An LCA study comparing e-books read on an Apple Air iPad to printed books in South Africa
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University of Cape Town
A number of studies assessing the environmental impacts of print media systems in comparison to digital media systems offering the same services have been conducted in United States of America (USA) or Sweden. The most notable are studies done by Kozak (2003), Gard & Keoleian (2003), Enroth (2009), Moberg et al. (2011) and Achachlouei et al. (2013). However, no studies have been conducted in South Africa. The main purpose of this study was to compare environmental impacts and cumulative energy demand of electronic books (e-books)read from a Tablet personal computer (PC) or Apple Air iPad, the digital system, with the equivalent printed paper books (print system) in South Africa, and establish which of two systems has less of an environmental and energy demand impact. The study was aimed at creating awareness amongst consumers and producers about the environmental and energy impacts of both systems. The study also included scenarios which investigated the effect that changing the energy mix as planned in the 2010 Integrated Resource Plan (IRP) has on the environmental impacts and cumulative energy demand of both systems, and the effect of multiple users per system. The initial hypothesis of this study was that reading 21 e-books from a Tablet PC would have a lower environmental impact and cumulative energy demand than reading 21 printed books. The time period of the study is four years, the length of time for completing a commerce university degree. During this period each learner will purchase 21 books, either in the form of printed paper books or as e-books that can be read using a Tablet PC.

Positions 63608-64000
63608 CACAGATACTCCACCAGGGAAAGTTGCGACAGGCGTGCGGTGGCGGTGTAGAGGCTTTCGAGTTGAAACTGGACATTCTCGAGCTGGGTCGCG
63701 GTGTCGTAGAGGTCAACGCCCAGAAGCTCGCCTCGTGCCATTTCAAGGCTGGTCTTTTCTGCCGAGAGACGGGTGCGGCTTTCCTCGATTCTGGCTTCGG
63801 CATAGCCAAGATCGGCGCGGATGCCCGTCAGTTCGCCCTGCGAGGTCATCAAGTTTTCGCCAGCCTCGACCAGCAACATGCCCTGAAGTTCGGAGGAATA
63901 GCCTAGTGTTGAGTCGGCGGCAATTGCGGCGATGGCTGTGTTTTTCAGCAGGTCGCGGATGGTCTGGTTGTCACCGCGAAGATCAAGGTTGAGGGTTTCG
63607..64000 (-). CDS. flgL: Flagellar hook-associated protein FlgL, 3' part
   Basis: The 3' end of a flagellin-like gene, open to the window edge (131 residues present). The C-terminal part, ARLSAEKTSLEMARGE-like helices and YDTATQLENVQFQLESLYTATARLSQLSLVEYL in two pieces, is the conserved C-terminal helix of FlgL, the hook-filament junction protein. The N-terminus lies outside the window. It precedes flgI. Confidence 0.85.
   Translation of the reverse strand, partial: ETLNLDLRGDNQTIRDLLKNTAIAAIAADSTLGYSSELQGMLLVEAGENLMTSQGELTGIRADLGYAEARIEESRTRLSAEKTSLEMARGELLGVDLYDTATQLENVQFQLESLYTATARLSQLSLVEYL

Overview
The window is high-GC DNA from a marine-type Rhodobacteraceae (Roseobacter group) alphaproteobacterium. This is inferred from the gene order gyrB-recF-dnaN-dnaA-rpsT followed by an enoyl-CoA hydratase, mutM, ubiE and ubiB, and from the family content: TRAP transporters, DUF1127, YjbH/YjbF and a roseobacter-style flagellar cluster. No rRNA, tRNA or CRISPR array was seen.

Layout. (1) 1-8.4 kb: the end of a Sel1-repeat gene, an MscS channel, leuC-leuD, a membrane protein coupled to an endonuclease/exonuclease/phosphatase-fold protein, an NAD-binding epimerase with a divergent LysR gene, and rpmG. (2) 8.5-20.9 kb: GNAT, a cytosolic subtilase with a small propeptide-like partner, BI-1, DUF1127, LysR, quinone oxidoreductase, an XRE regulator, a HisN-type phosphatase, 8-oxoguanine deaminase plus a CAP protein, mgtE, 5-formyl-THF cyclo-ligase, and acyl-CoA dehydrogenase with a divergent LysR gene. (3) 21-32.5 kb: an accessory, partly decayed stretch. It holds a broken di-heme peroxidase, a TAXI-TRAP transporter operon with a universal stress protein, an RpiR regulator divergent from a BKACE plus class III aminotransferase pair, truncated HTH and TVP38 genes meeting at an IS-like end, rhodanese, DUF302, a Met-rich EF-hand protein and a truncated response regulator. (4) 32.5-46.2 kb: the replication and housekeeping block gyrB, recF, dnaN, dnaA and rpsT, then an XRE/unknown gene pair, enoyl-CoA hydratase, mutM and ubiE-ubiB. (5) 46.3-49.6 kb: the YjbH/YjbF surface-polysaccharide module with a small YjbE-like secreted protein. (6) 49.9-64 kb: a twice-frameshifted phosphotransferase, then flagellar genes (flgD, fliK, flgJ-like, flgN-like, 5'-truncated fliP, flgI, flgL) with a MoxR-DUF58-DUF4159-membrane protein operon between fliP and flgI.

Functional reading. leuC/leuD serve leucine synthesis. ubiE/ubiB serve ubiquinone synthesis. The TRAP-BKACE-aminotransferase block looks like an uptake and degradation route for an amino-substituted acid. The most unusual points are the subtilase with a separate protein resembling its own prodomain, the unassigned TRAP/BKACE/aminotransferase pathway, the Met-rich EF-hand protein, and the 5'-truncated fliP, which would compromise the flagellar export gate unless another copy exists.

Naicker, V. 2015. An LCA study comparing e-books read on an Apple Air iPad to printed books in South Africa. University of Cape Town.